· The best example of this, however, is that provided by Jesus. The ultimate example of someone wrongly accused and convicted by a mock court; beaten and tortured by Jewish and Roman authorities, then executed in the most shameful and degrading manner ever conceived. What good could possibly come out of this? His resurrection three days later was the Father’s “Amen” on Jesus’ “It is finished!” (John 19:30). The good that came of this horrific act was that almost two thousand years later a man condemned and sentenced to life in prison would find hope and a new start.
No, everything that happens is good and God does not expect us to praise Him for the evil that is so evident in and around us. We as His children through faith in His Son however can trust that whatever may befall us (or we bring upon ourselves), He is able to bring about good from it. We may not live long enough to see that good, but the good will come.
Once joined with Christ, Paul is declaring here that nothing will ever separate us from Him:
“Who shall separate us from the love of Christ? Shall tribulation, or distress, or persecution, or famine, or nakedness, or danger, or sword? As it is written,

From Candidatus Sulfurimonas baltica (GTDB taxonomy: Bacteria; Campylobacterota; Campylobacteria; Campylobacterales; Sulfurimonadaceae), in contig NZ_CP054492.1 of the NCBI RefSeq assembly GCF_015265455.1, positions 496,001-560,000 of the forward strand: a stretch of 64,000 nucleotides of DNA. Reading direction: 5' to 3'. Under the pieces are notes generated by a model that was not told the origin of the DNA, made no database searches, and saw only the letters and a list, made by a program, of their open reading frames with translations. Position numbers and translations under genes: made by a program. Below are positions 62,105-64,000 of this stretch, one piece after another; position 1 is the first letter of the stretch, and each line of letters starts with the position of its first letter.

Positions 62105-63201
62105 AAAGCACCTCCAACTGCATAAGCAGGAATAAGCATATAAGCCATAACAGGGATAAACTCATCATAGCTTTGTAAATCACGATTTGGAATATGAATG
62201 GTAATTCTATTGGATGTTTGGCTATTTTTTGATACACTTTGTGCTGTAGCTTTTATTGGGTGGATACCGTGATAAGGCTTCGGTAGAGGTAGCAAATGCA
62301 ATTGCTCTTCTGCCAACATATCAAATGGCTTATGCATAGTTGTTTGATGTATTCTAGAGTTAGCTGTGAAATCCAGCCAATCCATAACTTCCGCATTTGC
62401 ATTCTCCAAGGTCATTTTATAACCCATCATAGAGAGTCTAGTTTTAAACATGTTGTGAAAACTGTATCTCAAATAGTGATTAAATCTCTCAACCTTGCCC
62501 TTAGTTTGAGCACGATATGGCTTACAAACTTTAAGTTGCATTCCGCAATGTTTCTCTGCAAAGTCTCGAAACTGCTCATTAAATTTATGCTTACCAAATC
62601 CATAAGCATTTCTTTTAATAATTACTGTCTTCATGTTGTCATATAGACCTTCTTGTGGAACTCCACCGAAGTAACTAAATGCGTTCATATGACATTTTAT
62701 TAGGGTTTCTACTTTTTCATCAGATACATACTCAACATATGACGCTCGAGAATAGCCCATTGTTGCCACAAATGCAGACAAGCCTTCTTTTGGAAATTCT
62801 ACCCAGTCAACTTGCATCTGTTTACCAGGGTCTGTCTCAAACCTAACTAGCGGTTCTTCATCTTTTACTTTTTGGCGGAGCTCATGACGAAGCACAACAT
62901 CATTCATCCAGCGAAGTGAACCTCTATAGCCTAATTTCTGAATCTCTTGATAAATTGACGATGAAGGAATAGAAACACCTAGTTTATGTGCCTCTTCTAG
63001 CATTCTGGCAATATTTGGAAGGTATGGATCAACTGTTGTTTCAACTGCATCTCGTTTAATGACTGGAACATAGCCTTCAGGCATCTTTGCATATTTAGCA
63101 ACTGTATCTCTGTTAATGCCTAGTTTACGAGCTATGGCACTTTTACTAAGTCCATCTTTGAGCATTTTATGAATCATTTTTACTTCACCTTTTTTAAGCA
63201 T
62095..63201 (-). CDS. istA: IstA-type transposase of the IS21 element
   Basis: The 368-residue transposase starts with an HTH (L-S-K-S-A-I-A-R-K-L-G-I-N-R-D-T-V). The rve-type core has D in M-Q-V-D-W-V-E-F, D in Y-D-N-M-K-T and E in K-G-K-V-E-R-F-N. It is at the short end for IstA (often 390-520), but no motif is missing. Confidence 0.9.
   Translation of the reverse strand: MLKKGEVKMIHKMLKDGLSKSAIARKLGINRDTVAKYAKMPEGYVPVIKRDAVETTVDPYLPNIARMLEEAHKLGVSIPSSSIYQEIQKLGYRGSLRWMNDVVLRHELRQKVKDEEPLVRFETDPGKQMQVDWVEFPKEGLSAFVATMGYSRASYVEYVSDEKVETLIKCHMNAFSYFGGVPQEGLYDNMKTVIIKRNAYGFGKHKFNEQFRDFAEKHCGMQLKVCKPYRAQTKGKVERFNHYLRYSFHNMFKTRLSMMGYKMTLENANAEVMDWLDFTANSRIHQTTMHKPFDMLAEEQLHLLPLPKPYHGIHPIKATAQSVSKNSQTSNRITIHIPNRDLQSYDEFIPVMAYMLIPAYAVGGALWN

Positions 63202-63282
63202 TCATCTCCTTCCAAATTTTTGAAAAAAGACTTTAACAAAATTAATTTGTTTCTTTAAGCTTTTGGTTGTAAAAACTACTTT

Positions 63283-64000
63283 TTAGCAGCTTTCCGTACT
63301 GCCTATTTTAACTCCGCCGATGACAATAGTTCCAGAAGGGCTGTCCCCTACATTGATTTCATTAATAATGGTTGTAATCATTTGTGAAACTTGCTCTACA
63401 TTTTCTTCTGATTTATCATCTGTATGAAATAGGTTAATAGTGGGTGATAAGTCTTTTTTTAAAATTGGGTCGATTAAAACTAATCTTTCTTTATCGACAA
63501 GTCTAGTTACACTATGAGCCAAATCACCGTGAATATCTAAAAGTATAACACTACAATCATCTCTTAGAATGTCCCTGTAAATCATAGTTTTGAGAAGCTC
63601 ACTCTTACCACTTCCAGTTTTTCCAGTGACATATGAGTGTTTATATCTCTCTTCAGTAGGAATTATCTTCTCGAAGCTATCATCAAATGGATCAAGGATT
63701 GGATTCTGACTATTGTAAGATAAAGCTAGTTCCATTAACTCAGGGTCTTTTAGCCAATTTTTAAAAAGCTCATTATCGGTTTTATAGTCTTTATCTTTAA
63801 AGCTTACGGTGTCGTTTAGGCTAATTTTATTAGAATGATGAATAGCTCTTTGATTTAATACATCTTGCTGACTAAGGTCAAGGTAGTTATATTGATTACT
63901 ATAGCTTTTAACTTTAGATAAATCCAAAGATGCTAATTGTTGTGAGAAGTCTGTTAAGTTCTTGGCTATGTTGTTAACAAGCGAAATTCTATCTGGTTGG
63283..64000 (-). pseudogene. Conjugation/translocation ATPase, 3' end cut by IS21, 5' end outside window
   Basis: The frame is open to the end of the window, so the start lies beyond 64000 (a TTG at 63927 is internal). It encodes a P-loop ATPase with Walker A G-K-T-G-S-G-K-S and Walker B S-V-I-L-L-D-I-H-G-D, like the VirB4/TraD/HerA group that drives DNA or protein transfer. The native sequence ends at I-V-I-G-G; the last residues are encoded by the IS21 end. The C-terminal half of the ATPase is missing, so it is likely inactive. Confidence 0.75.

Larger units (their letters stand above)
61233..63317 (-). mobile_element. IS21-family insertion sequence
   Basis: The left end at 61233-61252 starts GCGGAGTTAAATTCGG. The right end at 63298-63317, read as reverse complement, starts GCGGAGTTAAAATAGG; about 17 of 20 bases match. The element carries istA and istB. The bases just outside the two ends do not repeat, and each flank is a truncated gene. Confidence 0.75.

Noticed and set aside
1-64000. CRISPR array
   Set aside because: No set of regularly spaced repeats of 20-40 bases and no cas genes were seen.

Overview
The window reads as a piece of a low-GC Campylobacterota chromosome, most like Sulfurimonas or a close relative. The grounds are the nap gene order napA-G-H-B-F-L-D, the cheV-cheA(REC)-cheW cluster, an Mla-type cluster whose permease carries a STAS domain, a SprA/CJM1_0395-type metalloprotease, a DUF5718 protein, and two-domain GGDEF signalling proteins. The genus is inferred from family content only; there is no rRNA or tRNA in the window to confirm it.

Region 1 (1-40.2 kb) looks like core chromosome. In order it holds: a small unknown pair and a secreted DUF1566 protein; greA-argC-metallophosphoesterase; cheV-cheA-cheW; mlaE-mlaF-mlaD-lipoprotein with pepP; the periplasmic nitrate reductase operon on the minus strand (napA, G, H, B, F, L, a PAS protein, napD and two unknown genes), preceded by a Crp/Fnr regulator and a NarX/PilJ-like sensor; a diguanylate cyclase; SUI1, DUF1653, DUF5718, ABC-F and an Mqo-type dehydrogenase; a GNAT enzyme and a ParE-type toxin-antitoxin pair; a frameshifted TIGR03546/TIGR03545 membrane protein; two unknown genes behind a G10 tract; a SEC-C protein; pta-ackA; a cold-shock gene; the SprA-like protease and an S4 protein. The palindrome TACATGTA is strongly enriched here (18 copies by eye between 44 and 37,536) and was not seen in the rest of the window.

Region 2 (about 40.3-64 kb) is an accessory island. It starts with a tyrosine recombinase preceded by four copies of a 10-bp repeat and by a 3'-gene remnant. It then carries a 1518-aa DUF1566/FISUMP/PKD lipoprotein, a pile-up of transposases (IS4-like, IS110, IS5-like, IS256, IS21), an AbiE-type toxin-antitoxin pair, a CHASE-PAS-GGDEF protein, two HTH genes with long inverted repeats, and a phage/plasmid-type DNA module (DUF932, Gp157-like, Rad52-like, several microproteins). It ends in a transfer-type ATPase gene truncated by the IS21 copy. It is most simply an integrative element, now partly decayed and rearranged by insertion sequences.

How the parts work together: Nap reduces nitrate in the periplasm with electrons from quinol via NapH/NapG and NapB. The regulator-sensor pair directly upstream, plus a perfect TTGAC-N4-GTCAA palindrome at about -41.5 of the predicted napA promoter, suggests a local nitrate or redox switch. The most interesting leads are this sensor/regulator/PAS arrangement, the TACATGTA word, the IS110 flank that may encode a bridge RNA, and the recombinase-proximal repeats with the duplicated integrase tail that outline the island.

‘For your sake we are being killed all the day long;
we are regarded as sheep to be slaughtered.’
No, in all these things we are more than conquerors through him who loved us. For I am sure that neither death nor life, nor angels nor rulers, nor things present nor things to come, nor powers, nor height nor depth, nor anything else in all creation, will be able to separate us from the love of God in Christ Jesus our Lord.” (vss. 35-39)
While there are ample examples on this planet of families who shun their relatives who have done some wrong (real or imagined), God will never turn His back on one who belongs to Him in Christ and, to prevent anyone from going down his list and finding something they think would be able to separate us from His love, Paul adds the phrase “…nor anything else in all creation…” So, nothing means nothing and that is something!
No condemnation, no defeat, no separation; those three phrases breathe of hope to weary souls and wounded hearts.